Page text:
The non-sphericity of mineral dust causes some considerable uncertainty in SW remote sensing retrievals owing to variations in the scattered radiance. While a number of models have been developed based on measurements of the forward-scattered radiance from AERONET observations (e.g. Dubovik et al., 2006) the applicability of these models for backscattered radiances should be further tested. The Aerosol Polarimetry Sensor (APS) on the GLORY mission may assist in this regard (http://glory.giss.nasa.gov/aps) would have assisted in this regard as radiances and polarised radiances would have been measured over a wide range of scattering angles, but unfortunately the satellite failed to gain orbit on launch.
While SEVIRI retrievals using infra-red channels have led to some significant steps forward in remote sensing over both ocean and land at high temporal frequency, only a few spectral channels are used. Fully spectrally resolved LW features at high spectral resolution can be derived using the aircraft-mounted ARIES interferometer (Haywood et al., 2011; Osborne et al., 2011). This approach could be made global using new satellite retrievals which are being developed using the Infrared Atmospheric Sounding Instrument (IASI). These will allow a comprehensive assessment of the variability of refractive indices in the atmospheric window and allow greater confidence in assessments of the LW impacts.
Dust modelling has made significant steps forward in the past decade, with NWP global and mesoscale models able to represent dust storms driven by larger synoptic features. However, modelling dust outbreaks driven by smaller-scale cold pools from convective downdrafts remains a challenging issue. Model resolution will need to improve considerably so that the intense gust fronts associated with convective downdrafts are accurately represented before dust generation at relatively local scales can be resolved (e.g. Reinfreid et al., 2009). This approach is currently impractical in coarse-resolution global models; development of parameterisations utilising sub-grid-scale probability distribution functions of wind speed in dust generation could give some benefits. From a climate forcing and climate feedback point of view, determination of the anthropogenic fraction of mineral dust is an ill-defined problem (Forster et al., 2007) as increased dust generation can be via increased grazing (technically a forcing) or via increased desertification from warming and drying (technically a feedback). Only by utilising models can suchY processes be elucidated.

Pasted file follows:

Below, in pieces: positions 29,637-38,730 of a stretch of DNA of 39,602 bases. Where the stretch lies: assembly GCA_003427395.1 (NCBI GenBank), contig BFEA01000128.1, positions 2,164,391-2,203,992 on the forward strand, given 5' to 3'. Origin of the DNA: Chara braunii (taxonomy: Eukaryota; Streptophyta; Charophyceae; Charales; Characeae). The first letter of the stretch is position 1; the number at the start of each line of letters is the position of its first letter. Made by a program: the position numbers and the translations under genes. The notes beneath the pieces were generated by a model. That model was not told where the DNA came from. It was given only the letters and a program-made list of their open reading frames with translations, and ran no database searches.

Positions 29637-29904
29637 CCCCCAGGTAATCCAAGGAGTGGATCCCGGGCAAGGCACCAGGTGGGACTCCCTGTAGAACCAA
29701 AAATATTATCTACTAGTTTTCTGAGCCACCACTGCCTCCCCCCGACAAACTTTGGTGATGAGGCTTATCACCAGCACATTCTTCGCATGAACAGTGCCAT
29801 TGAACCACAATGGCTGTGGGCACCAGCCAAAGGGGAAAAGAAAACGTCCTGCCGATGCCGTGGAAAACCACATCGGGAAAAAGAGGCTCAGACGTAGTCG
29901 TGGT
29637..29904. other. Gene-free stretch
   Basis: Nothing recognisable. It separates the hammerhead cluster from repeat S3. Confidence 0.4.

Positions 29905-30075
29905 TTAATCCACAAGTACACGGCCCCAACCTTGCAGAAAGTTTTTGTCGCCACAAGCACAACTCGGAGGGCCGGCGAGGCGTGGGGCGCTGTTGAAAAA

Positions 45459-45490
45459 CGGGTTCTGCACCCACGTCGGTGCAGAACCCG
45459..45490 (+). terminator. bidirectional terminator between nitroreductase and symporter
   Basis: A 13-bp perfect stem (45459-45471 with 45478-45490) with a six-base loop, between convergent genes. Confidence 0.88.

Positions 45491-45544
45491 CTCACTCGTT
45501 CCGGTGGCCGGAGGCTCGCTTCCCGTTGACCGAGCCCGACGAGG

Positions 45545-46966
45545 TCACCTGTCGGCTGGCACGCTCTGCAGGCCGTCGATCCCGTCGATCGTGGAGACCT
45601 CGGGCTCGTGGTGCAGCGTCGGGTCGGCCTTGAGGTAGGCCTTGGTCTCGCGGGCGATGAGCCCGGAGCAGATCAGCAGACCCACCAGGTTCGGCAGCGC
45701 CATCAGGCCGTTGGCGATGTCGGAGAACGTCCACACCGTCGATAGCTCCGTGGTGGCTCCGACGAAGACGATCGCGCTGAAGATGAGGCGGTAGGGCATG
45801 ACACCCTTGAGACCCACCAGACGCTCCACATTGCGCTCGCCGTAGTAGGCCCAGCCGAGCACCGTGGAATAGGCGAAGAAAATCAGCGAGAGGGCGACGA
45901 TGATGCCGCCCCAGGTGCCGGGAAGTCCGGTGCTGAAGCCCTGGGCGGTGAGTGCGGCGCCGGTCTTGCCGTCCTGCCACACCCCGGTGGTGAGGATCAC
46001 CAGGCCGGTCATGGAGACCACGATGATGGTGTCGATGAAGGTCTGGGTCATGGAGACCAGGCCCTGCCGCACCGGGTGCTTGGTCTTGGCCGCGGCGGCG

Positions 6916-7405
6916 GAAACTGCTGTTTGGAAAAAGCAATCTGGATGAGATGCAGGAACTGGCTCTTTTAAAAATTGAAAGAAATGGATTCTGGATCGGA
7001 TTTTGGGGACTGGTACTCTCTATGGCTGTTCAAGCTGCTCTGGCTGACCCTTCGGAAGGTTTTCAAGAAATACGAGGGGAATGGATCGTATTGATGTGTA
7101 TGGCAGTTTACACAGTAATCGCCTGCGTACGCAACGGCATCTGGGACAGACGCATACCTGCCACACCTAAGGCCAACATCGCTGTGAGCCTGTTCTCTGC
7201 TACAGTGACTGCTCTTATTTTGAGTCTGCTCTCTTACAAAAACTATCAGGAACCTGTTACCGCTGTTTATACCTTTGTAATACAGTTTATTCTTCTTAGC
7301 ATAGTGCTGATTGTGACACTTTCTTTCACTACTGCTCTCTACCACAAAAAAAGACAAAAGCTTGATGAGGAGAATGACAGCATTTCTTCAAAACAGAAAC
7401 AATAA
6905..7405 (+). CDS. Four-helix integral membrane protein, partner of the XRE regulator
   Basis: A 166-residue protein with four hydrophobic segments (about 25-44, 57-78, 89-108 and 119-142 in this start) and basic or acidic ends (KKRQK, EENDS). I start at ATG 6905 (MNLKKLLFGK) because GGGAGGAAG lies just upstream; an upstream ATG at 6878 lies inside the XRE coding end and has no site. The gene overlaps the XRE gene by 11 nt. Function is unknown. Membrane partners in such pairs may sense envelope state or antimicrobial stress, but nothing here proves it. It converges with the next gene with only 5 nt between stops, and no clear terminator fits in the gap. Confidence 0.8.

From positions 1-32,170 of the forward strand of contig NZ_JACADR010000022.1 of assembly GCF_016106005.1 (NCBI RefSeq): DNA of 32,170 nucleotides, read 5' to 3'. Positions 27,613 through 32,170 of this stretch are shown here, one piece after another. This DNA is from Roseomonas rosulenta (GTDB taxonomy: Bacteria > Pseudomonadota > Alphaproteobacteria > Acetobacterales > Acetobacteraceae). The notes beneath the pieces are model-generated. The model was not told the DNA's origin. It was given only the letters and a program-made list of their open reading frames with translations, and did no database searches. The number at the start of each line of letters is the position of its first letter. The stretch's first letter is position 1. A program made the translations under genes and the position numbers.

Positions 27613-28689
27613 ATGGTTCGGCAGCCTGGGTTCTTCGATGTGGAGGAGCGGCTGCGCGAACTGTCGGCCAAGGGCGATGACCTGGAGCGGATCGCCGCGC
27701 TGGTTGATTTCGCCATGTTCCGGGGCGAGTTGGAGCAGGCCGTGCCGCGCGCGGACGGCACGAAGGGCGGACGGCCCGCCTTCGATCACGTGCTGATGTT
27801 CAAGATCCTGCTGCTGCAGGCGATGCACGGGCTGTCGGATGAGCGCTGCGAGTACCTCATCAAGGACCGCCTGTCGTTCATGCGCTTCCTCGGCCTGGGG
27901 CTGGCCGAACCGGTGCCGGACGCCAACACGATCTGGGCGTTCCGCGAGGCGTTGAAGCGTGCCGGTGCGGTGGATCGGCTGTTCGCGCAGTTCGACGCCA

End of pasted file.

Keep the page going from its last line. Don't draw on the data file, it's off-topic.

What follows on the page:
Airborne data were obtained using the BAe-146-301 Atmospheric Research Aircraft (ARA) flown by Direct flight Ltd and managed by the Facility for Airborne Atmospheric Measurements (FAAM), which is jointly funded by the Met Office and the Natural Environment Research Council (NERC). The staff of the Met Office, FAAM, Direct flight and Avalon engineering are thanked for their dedication in making the GERBILS measurement campaign a success.